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Genetic Analysis Finally Solves The Mystery Of The "Atacama Alien"


The Atacama specimen. Photo credit Bhattacharya S et al. 2018

After five years of genetic research, a mysterious mummified skeleton discovered in Chile’s Atacama desert is now confirmed to be human – quashing theories about its extraterrestrial origins.

Though the results may be disappointing to "I want to believe" types, the complete genome sequencing has yielded fascinating insights into the medical causes of the specimen’s never-before-seen deformities.


According to a study published in Genome Research, DNA extracted from the remains, nicknamed Ata, bears mutations in seven genes associated with bone and facial malformation, premature joint fusion, and dwarfism. Several of the novel abnormal sequences occurred in genes that were previously not known to affect physical development.

The backstory to this now-clarified scientific puzzle began in 2003, when an artifact hunter reportedly dug up Ata, wrapped in a white cloth bundle, from the grounds of an abandoned church in the mining ghost town of La Noria. Quickly picked up by local media outlets, the initial sensationalism around Ata was somewhat justified: Who wouldn’t be shocked by a 15-centimeter (6-inch) tall, cone-headed humanoid skeleton with sinisterly slanted eye sockets and the wrong number of ribs?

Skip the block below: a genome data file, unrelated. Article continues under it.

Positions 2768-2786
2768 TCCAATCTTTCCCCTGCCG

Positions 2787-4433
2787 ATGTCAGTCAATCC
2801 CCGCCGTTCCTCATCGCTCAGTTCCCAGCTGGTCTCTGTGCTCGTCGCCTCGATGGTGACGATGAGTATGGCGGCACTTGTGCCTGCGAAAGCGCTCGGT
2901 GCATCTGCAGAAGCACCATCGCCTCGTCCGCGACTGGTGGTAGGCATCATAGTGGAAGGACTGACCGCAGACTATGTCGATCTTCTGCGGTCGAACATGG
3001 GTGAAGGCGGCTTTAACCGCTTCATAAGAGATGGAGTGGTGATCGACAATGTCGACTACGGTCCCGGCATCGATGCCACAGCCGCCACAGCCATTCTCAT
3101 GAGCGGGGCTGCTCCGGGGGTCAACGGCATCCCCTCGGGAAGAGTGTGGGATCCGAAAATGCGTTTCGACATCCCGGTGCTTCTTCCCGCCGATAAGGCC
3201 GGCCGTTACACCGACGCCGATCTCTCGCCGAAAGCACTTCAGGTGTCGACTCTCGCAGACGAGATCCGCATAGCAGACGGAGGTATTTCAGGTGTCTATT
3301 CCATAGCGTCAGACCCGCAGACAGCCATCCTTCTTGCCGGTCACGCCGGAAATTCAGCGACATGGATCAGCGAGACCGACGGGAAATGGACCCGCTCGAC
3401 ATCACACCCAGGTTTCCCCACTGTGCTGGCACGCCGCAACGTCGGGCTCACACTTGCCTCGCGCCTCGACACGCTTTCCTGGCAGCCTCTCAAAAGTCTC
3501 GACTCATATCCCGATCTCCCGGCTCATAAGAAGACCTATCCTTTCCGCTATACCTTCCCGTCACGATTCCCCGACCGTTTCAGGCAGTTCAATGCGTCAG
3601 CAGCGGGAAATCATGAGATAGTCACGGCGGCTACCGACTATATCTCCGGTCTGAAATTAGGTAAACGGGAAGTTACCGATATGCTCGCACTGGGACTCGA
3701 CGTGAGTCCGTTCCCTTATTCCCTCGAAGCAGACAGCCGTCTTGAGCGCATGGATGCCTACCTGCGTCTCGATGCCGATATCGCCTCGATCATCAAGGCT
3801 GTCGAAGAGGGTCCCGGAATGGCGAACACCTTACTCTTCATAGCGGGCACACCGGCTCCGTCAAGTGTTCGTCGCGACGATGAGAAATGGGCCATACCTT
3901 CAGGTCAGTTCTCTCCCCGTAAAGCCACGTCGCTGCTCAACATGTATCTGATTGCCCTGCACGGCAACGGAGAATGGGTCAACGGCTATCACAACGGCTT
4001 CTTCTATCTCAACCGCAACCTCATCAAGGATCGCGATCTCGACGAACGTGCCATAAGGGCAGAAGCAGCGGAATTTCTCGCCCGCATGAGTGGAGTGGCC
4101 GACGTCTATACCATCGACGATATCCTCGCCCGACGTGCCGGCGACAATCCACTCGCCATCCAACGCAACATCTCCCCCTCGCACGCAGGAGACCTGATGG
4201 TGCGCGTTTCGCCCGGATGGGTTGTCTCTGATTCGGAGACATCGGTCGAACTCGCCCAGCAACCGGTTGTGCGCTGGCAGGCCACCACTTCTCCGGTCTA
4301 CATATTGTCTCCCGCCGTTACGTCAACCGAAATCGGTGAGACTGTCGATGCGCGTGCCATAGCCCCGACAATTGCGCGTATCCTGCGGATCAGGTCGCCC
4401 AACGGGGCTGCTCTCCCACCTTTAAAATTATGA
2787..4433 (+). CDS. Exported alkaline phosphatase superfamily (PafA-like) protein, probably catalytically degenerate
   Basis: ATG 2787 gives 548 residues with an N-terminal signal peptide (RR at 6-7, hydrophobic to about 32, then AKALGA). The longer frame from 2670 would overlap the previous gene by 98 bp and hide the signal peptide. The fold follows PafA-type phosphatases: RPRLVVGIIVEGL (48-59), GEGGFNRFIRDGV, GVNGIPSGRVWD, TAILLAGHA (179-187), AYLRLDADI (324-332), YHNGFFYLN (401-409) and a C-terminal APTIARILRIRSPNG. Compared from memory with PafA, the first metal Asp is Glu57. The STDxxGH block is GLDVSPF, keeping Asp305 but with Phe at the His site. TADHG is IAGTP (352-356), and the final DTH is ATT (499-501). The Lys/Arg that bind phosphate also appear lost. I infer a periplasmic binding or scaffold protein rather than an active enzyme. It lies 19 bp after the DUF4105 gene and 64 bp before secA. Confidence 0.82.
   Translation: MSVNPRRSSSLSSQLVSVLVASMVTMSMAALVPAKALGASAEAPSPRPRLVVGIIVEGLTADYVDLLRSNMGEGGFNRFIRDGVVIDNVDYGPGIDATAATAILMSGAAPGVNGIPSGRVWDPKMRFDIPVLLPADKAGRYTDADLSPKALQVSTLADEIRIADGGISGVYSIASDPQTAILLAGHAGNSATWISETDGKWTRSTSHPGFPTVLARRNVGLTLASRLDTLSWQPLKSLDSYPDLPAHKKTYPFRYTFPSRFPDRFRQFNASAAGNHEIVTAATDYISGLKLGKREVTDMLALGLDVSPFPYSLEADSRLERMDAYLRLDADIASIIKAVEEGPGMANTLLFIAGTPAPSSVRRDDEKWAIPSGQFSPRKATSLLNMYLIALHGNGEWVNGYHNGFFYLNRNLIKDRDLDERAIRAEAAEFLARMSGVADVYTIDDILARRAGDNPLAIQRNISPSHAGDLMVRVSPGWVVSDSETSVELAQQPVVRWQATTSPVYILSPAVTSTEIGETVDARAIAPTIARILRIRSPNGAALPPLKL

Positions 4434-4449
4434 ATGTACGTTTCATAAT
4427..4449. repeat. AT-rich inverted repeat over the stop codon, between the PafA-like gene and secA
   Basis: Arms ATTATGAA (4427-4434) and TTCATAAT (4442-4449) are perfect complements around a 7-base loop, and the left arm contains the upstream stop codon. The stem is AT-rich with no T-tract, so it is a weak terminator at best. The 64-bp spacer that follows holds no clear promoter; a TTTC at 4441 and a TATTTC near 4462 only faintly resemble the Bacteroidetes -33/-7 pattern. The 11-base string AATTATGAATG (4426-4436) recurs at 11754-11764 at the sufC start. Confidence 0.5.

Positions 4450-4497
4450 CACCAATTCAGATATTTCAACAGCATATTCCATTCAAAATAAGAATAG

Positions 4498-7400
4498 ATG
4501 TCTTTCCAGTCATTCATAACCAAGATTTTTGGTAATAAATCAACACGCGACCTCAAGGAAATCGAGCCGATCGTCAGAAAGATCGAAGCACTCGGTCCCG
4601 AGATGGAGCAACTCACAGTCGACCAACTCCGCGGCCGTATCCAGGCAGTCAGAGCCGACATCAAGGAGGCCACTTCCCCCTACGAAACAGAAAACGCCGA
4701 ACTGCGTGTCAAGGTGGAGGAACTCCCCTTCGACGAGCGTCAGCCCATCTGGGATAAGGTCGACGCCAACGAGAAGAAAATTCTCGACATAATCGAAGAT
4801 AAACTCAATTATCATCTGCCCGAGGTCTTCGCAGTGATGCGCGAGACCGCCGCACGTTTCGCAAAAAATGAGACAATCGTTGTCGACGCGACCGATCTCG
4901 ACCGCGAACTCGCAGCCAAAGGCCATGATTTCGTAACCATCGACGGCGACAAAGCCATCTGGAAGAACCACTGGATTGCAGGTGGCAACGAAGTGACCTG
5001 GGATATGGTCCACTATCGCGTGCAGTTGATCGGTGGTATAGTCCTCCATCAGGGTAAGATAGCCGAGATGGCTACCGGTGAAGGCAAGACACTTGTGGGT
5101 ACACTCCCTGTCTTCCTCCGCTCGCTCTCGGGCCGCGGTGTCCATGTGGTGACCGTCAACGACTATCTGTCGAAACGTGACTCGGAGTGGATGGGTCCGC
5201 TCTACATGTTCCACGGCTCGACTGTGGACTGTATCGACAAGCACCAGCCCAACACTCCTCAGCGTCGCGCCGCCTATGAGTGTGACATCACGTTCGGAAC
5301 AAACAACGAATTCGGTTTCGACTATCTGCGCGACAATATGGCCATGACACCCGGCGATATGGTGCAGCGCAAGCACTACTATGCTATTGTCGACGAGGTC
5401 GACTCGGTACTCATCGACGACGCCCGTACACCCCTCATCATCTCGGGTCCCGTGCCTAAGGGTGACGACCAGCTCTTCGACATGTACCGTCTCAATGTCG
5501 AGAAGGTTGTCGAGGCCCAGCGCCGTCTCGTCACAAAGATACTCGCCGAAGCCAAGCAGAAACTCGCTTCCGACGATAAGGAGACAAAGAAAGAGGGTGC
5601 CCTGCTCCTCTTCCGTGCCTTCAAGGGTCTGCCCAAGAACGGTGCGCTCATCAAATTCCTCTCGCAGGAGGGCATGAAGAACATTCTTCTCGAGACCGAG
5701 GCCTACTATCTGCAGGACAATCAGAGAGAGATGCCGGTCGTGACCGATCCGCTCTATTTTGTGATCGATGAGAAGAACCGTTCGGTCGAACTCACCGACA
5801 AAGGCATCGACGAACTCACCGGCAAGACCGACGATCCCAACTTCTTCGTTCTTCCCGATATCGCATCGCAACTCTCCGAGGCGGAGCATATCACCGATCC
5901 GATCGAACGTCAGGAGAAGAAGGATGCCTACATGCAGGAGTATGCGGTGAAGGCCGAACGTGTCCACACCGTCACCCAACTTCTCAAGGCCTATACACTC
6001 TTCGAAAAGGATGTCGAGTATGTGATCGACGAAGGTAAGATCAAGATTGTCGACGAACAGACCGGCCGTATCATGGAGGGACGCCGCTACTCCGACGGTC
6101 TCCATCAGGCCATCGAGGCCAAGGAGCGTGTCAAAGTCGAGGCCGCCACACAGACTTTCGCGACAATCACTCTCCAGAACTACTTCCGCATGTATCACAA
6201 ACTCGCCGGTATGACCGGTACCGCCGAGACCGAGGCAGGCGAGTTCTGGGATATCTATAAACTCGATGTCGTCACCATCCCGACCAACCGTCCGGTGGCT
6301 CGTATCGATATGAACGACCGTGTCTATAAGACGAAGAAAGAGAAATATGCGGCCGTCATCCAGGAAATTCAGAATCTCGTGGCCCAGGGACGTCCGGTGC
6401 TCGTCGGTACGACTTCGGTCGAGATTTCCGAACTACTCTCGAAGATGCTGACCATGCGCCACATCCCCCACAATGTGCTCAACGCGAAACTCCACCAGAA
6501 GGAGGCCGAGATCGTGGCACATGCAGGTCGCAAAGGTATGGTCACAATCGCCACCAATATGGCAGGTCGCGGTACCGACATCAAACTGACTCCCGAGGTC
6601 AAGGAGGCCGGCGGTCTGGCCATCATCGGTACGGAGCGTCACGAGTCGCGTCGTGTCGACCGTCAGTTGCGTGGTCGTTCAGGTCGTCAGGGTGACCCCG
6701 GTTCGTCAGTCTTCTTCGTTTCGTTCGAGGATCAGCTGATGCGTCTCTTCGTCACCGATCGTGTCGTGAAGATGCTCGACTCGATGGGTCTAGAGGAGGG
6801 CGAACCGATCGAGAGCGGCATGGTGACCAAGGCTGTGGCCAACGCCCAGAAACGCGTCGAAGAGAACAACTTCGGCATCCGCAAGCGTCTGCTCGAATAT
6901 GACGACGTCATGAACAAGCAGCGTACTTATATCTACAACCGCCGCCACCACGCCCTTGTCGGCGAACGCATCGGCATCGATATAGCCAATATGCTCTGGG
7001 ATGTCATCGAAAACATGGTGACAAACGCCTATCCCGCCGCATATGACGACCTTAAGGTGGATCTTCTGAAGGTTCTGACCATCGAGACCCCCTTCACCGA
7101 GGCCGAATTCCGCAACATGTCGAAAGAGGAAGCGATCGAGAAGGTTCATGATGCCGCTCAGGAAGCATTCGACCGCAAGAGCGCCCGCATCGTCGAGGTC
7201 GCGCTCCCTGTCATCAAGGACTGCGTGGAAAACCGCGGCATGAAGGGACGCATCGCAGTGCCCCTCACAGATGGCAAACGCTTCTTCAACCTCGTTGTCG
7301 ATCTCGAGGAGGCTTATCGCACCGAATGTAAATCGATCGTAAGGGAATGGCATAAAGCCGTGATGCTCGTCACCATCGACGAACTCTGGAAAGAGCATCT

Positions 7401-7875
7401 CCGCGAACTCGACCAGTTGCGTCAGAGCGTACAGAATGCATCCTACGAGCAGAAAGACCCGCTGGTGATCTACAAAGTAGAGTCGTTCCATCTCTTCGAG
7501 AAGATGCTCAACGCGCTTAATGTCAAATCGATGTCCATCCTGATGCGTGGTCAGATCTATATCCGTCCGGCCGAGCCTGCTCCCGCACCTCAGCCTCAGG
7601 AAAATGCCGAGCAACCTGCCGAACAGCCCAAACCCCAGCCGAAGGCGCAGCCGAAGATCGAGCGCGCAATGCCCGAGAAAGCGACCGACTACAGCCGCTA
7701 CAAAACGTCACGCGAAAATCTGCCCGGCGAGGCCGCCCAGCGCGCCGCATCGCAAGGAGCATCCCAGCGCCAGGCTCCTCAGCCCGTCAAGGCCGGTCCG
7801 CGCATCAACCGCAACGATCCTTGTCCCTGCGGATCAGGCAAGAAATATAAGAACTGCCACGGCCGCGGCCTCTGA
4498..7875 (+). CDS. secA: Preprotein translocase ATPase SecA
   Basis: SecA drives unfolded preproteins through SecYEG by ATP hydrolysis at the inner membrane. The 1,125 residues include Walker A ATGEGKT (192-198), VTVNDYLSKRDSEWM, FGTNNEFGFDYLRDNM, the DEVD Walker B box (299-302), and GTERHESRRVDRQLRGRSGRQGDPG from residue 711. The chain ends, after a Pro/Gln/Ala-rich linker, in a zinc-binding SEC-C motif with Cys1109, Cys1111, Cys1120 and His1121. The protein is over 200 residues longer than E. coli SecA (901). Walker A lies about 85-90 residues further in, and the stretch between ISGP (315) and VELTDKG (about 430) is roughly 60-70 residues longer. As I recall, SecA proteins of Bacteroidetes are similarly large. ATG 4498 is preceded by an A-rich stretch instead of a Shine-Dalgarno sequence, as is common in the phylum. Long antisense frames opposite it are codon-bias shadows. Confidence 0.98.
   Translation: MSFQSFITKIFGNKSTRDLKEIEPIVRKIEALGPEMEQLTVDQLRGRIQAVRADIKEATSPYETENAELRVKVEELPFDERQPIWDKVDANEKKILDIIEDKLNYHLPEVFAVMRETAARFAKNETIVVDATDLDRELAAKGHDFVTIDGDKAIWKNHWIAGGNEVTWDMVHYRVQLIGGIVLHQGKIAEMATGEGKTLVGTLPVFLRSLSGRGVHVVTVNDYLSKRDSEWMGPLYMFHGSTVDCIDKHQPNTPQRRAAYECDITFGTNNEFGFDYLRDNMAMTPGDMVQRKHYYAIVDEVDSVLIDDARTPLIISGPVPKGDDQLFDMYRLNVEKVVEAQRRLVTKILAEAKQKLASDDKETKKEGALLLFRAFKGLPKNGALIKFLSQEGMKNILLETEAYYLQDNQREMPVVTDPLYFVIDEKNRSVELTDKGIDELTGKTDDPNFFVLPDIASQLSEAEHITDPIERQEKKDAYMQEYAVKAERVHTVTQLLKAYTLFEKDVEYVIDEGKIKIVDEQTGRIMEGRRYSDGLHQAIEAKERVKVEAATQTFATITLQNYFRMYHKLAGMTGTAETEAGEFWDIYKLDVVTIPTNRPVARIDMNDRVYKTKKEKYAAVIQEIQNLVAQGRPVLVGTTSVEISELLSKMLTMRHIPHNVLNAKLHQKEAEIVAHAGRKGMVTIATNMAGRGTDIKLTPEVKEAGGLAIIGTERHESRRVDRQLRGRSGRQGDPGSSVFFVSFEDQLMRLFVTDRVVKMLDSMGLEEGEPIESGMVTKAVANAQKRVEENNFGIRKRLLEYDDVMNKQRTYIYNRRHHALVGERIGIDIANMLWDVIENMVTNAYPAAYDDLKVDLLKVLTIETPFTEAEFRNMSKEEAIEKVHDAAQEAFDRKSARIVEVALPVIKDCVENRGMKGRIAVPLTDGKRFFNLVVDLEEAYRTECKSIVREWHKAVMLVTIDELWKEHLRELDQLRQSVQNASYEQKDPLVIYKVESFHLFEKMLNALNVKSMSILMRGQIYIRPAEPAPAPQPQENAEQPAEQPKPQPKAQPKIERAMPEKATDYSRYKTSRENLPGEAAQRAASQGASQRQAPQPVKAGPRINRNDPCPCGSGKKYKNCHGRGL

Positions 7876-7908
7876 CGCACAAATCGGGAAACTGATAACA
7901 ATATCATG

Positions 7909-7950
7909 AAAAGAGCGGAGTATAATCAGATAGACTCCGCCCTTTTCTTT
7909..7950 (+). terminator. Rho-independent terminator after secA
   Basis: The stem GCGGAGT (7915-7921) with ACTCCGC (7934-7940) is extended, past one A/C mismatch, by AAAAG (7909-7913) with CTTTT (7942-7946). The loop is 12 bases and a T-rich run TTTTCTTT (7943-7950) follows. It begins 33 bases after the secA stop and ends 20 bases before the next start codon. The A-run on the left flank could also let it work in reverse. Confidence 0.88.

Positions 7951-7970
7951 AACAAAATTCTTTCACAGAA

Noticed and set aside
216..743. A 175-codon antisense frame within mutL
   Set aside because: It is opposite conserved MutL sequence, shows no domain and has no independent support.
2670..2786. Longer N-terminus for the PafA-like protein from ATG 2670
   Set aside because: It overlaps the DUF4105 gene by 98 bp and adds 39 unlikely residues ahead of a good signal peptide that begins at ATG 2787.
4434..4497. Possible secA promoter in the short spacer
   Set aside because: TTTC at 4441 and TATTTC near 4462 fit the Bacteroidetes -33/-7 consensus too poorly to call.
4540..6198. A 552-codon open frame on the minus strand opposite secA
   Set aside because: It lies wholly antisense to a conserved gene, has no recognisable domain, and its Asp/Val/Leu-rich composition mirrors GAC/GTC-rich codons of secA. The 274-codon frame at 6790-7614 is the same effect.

The Atacama specimen. Photo credit Bhattacharya S et al. 2018

Senior author Garry Nolan, PhD, from Stanford University, was immediately fascinated.

"I had heard about this specimen through a friend of mine, and I managed to get a picture of it," Nolan said in a statement. "You can't look at this specimen and not think it's interesting; it's quite dramatic. So I told my friend, 'Look, whatever it is, if it's got DNA, I can do the analysis.'"


His team’s initial investigation, completed in 2013, provided some answers yet also raised new questions. Many had speculated that Ata was an ancient, desiccated premature fetus, but multiple examinations revealed that it is only about 40 years old. Moreover, the state of the specimen’s bones suggested that it died at six to eight years of age.

To definitely determine who (or what) the skeleton is, Nolan enlisted UC San Francisco pediatric genomics expert Atul Butte, MD, PhD.

Their full genetic analysis, which compared Ata’s DNA sequences to those from both healthy and diseased references, proves that Ata is a female of South American descent and strongly implies that she was a pre-term birth with a severe form of skeletal dysplasia and a bone-aging disorder that caused early growth plate fusion.

“While the extraordinary phenotype of the specimen drove broad discussion as to its origin, and no hypothesis was left off the table during analysis, the specimen is shown here to have a purely earthly origin with mutations that reflect the visual determinations,” the paper states.


How a fetus harbored so many genetic defects, however, is likely to remain mysterious considering that no (sane) people have come forward with insider knowledge.

“While we can only speculate as to the cause for multiple mutations in Ata’s genome, the specimen was found in La Noria, one of the Atacama Desert’s many abandoned nitrate mining towns, which suggests a possible role for prenatal nitrate exposure leading to DNA damage.”


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